conventional pop songs. You can choose your approach to the album: if
orthodox guitar rock is your enemy, you’ll have no trouble ignoring that
element, but if perfection necessitates accessibility, the
eccentricities are little more than background flourishes. As long as
you're not scared of interesting, you should find an angle from which to appreciate this album.
There’s somewhat of a Grizzly Bear
aesthetic at work, only less pristine, more stream-of-consciousness
musically, more focused lyrically. And definitely more urgent more
often. Walls of sound are the toast of indiedom right now, but the
musicians of The Acorn aren’t interested; they want each strum and pluck
and tap and ping to be heard clearly, none of that blending together to
hide the individual inconsistencies. They all weave around each other
so deftly that the ascent makes you shiver, and the intensity’s got
nothing to do with loudness.
The title track
might be the first time you realize how integral a part the electric
guitar has played in this album, but it's always there, just never
flamboyant, kind of like the choice vocal harmonies. There's nothing
that sounds overtly exotic, but you might catch the hum of a mandolin or
frogs chirping or some unplaceable percussion in the background. The
songs never feel labored over, but at the same time, I kinda suspect
they were; you don't accidentally come up with such immaculate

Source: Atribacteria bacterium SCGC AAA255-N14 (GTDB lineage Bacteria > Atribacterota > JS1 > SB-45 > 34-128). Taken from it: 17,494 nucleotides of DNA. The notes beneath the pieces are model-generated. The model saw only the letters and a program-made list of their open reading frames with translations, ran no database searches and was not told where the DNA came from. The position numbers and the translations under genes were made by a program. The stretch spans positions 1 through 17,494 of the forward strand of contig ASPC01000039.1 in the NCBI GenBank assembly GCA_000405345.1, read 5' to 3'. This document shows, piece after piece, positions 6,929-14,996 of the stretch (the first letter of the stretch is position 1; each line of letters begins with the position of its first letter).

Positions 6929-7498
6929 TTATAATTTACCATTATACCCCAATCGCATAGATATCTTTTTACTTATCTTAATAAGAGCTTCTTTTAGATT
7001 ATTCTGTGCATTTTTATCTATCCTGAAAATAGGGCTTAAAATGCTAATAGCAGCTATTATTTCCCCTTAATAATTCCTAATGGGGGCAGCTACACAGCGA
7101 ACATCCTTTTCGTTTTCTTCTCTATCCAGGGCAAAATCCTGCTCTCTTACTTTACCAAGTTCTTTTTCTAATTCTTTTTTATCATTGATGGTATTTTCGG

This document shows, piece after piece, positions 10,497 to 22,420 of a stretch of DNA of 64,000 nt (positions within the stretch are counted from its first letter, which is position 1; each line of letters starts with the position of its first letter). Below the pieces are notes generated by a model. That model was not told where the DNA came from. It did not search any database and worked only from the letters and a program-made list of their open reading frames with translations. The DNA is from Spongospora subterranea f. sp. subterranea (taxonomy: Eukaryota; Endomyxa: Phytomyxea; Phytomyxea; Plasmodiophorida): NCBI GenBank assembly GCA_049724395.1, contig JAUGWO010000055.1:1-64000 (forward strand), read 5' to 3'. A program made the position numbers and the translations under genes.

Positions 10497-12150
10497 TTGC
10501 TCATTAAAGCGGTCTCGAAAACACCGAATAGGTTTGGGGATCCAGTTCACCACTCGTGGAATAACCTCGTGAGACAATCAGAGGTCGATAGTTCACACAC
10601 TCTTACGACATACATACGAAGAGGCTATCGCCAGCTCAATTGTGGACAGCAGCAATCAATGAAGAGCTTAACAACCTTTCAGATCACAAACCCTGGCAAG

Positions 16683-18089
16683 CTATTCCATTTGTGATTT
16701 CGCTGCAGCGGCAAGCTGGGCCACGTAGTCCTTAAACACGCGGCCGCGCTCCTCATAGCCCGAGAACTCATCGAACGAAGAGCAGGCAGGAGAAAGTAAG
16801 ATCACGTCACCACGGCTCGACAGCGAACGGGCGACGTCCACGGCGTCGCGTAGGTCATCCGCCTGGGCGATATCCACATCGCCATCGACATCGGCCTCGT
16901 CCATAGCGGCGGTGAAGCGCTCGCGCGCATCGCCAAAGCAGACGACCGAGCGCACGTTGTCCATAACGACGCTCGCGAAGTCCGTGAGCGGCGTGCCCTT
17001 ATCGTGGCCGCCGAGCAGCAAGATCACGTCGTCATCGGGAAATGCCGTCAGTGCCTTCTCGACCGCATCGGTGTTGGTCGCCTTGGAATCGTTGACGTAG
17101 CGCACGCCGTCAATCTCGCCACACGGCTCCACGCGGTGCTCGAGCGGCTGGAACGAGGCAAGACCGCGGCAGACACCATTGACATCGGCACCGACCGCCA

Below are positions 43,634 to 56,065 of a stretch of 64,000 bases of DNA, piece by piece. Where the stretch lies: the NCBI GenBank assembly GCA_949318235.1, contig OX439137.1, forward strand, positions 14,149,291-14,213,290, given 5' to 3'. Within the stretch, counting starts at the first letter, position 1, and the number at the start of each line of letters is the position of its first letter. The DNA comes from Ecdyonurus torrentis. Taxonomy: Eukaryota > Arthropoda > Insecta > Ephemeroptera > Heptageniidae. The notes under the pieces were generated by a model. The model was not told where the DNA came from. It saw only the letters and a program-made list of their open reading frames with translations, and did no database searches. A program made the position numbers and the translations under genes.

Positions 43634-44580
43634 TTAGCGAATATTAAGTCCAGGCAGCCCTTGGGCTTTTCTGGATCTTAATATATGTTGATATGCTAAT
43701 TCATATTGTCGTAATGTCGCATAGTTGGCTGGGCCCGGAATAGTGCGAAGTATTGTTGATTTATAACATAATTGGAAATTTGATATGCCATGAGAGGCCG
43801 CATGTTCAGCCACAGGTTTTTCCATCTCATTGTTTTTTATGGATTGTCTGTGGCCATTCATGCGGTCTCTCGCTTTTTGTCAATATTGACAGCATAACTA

arrangements and capture such emotion within them.
there's no need to sit and decipher the album like this; I just can't
help myself. You can just go, “'Crossed Wires' sounds kinda like Arcade
Fire, but without the melodrama." Or, "'Bobcat Goldwraith' makes me
want to dance for some reason." Or, “'I Made The Law'--holy shit, what a
song!" There's a song for whatever mood you want to put yourself in,
and they are all awesome. Get ready to leave them on your iPod for a
long time, and to smile whenever you shuffle into one.
4. Deerhunter: Halcyon Digest (4AD)
is the sound of one of the defining artists of our time emerging into a
new level of confidence but with no sign of complacency. His secret:
he's some regular guy you'd make friends with at a show or something.
He just happens to have this mutant creativity that is thankfully fated
to pour out of him at all times.
All of Bradford Cox’s
songs play like diary entries, even when they’re addressed to someone
else. He’s got a drowsy, stream-of-consciousness delivery and a
first-burst energy to his creativity, and the increasing sophistication
of his music is held graciously in check by the innocent musings of his
lyrics--not juvenile, but simplistic and universal in scope.
you get is half an album’s worth of hazy, loping dreampop of the